The ship arrived in Trieste with more livestock than at the start, as twenty calves were born en route and only one horse, one mule, and one heifer lost. The heifer choked to death and was butchered and put in the freezer.

War ruins in Trieste, November 1945. Photo credit: Paul Weaver.

Of Trieste, cowboy Paul Weaver says, “the harbor is pretty well destroyed and buildings near it, but the rest of the town isn’t hit. It is a very nice town but no cars, mostly military trucks and jeeps. Lots of bicycles, mules, donkeys, ox teams, horses, three-wheel motorcycles, half-ton trucks. The British and American Armies are both here. You get mobbed every time you go to town for cigarettes, soap and gum.” Weaver also notes, “This section of Italy is quite a disputed area between Yugo and Italy. General Tito comes down pretty often to try to take it back, but the Americans and British scare him out. There was some rumor of him coming yesterday, but he didn’t.”

Some of the cowboys took a side trip to Venice, November 1945. Photo credit: Paul Weaver.

As with all trips that ended at Trieste, the animals were shipped by rail just across the border to Yugoslavia. Members of this cowboy crew had the opportunity to go to there to see where the animals were taken. Cowboy LaVerne Elliott writes, “We kept winding and going up and finally got to top and we could look down on Trieste. Sure was beautiful with Adriatic Sea as background.” Brumbaugh adds, “I never saw such beautiful Christmas or snow scenery as this.”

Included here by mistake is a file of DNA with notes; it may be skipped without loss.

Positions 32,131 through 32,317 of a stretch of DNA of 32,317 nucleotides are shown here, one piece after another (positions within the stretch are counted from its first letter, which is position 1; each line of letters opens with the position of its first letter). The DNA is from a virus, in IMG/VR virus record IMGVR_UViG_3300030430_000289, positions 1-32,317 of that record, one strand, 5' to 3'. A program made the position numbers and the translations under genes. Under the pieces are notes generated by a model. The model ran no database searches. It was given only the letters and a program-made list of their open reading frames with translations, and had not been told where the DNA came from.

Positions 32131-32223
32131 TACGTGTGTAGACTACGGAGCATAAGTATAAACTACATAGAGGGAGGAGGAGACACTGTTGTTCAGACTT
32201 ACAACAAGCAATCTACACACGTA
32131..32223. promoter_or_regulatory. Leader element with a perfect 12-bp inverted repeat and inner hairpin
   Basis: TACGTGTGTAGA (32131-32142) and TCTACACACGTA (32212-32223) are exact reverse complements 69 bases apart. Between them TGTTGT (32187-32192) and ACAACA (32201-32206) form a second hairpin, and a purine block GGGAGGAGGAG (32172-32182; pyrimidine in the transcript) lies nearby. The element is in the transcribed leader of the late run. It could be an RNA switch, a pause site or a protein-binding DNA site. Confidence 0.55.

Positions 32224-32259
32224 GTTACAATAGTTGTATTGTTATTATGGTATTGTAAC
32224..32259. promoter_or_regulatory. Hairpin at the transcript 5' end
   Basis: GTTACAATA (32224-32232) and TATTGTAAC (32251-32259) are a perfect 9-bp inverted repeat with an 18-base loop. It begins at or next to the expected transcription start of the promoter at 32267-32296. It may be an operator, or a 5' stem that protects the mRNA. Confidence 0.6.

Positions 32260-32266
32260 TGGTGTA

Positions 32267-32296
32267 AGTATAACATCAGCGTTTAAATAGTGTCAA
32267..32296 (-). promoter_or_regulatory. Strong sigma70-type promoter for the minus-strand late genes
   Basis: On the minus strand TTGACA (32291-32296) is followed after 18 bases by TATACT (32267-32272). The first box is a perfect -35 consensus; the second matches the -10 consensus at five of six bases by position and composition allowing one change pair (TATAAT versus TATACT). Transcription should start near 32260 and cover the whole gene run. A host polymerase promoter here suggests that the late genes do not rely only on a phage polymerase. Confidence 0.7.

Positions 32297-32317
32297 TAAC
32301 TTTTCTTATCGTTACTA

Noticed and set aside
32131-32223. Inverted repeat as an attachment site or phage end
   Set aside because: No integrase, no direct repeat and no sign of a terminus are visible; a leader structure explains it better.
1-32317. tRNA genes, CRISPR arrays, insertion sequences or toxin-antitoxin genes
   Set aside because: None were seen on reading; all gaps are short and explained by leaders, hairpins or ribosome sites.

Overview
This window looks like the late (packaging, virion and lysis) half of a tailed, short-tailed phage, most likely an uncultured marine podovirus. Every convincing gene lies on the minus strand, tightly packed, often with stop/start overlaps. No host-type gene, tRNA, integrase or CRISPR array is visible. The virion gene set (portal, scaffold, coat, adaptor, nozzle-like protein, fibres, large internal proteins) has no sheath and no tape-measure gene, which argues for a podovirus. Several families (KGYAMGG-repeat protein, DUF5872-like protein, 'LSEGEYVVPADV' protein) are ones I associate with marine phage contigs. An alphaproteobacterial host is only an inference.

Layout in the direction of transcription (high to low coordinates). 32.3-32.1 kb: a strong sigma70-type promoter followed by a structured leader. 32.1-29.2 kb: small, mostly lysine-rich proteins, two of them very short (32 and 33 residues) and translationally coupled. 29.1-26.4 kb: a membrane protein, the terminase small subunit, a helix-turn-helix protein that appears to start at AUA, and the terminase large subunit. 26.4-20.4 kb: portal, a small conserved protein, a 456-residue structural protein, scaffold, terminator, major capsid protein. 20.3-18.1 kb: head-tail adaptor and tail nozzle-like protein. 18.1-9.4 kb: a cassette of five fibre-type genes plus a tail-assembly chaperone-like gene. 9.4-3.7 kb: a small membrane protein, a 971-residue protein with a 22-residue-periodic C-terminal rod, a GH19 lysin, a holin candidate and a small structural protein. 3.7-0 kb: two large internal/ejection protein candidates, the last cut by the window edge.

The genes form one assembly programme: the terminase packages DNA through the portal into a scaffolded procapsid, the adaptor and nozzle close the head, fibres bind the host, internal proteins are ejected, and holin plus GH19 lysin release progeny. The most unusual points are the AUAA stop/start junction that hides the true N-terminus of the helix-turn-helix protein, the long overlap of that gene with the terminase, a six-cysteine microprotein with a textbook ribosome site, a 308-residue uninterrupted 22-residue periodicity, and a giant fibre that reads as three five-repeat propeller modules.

To get into Yugoslavia, the cowboys’ were stopped at two guarded barricades, not sure if they would get through. First were the British guards, “of which we gave matches,” Brumbaugh notes. Then, after about a mile and a half across no man’s land, “after persuasion of Yugo soldiers, we gave gum, soap, and matches.”

At a Yugoslavian home, November 1945. Photo credit: Paul Weaver.

Brumbaugh writes, “People very poor up in Mts. with acres of stones. We saw our mules and horses being well taken care of by prisoners in bad need of clothing.” The cowboys stopped at a farm that had received a horse earlier, and Brumbaugh says, “Horse is well off. But people are without fuel and shoes. Came back and missed supper on this cold night, but were much better off than many.”